There may well be a psychological truth in this, but it will plainly not do in other respects. It does scant justice to the noble, democratic and broadly admirable ideals of the founders of a Jewish homeland and it is impossible to reconcile with Israel’s obligations as a member of a wider community of nations. This wish to join the world on equal terms was, after all, the aspiration of the first Zionist leaders. The question – as Israeli tanks grind into Gaza City – is what actions or arguments the rest of the world can take or make that will have any resonance in a country which now gives every appearance of having turned its back on global opinion.
And it continues…
The final area for discussion is Israel’s obligations as a member of the community of civilised nations. Israel should take no comfort from the protracted wrangling that led to last week’s UN resolution calling for a ceasefire, nor from America’s abstention or Britain’s hand-wringing. All the signs are that the Obama administration is not going to be sympathetic to a future of failed blockades or the intransigent refusal to talk to Israel’s enemies.
I think both the Guardian and Browne may be touching upon something that is very noticeable at the present time. The criticisms of Israel in our parliament this week have been of a level that to me seems unprecedented. The direct criticism of the Israeli ambassador and the calls for his expulsion as a response to the events in Gaza appear to represent a significant change in attitude to that conflict and to the Israeli government. And this isn’t restricted to this state but is seen in varying degrees internationally. It is as if a consensus is emerging that the actions overseen by the Israeli government have reached the limits of toleration. And this is intriguing.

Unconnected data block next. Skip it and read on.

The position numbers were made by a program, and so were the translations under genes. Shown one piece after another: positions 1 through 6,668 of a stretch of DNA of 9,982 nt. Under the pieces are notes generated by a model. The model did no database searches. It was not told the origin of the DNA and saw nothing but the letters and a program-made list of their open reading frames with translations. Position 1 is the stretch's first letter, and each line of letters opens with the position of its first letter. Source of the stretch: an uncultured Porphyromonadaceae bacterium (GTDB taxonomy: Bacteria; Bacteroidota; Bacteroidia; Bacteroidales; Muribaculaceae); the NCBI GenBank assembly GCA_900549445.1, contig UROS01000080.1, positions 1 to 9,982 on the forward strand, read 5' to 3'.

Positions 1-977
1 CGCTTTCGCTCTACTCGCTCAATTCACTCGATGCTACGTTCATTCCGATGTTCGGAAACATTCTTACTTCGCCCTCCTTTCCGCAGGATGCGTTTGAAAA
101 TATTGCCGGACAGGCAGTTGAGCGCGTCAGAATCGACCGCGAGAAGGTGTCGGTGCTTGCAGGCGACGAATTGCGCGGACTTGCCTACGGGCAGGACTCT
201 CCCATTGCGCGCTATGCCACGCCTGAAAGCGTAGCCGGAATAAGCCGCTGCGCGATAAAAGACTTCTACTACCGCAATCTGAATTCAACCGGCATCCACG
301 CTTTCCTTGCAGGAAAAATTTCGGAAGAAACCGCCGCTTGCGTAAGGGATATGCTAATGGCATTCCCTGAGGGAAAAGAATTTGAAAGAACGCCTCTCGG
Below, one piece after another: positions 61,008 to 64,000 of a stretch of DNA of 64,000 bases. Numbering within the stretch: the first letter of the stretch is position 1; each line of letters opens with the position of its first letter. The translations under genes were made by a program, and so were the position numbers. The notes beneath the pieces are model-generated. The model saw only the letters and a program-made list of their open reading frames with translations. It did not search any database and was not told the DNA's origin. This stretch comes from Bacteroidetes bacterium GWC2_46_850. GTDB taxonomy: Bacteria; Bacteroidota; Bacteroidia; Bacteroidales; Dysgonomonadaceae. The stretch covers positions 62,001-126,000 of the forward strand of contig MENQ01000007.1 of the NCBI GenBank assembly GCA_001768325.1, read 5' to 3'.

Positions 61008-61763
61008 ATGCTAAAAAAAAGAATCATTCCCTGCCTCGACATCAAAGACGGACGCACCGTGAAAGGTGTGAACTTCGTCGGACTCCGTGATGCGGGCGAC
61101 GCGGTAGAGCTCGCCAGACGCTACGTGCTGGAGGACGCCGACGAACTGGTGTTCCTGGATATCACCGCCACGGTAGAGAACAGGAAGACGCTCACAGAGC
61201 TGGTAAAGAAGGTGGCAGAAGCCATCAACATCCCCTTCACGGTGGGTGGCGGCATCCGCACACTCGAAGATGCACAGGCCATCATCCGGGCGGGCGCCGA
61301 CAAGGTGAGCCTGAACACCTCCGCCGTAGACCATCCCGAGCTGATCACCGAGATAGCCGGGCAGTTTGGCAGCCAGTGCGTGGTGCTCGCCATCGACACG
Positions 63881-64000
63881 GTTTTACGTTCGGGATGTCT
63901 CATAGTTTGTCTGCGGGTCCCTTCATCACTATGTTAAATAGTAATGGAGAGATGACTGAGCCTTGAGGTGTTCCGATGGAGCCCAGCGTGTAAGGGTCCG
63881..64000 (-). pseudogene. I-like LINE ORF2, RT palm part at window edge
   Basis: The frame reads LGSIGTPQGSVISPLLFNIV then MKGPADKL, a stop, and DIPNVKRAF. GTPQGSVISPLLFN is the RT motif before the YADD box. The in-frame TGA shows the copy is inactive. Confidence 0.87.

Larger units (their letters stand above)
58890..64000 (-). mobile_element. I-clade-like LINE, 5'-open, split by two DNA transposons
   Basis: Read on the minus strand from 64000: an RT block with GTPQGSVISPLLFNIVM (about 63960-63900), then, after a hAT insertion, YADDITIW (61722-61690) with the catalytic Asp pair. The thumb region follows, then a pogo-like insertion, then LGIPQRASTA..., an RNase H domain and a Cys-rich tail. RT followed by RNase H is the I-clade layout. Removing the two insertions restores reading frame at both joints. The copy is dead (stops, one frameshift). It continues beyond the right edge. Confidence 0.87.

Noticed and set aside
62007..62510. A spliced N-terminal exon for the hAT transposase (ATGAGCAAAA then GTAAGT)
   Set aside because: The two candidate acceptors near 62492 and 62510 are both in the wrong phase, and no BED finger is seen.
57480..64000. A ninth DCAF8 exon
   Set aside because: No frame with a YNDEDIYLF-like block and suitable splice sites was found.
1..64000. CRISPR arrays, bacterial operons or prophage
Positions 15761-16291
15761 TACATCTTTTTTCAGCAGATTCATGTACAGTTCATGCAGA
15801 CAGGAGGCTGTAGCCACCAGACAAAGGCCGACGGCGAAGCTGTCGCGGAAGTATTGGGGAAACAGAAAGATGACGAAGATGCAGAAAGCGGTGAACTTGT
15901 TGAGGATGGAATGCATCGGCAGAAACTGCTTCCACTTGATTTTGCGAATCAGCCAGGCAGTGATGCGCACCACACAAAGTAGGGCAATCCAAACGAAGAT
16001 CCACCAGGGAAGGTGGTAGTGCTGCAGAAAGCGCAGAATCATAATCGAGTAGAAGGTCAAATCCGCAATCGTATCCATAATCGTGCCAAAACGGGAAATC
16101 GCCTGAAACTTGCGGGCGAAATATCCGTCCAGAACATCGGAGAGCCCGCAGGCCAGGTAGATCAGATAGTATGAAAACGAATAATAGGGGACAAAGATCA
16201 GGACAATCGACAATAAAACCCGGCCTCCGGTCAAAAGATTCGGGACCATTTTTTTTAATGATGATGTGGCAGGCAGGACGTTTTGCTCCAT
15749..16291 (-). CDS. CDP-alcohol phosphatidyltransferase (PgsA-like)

Because I’d hazard that the Israeli government did not expect such a response. Indeed I’d bet that they supposed that during the transitional period between the end of the Bush White House and the arrival of the Obama Presidency they were offered a perfect opportunity to deliver a message to the latter (and to see how he would respond) that they were going to exercise their self-perceived prerogative to exercise their military might as a means of subduing Gaza and that they would also seek to destroy Hamas as a functioning political entity.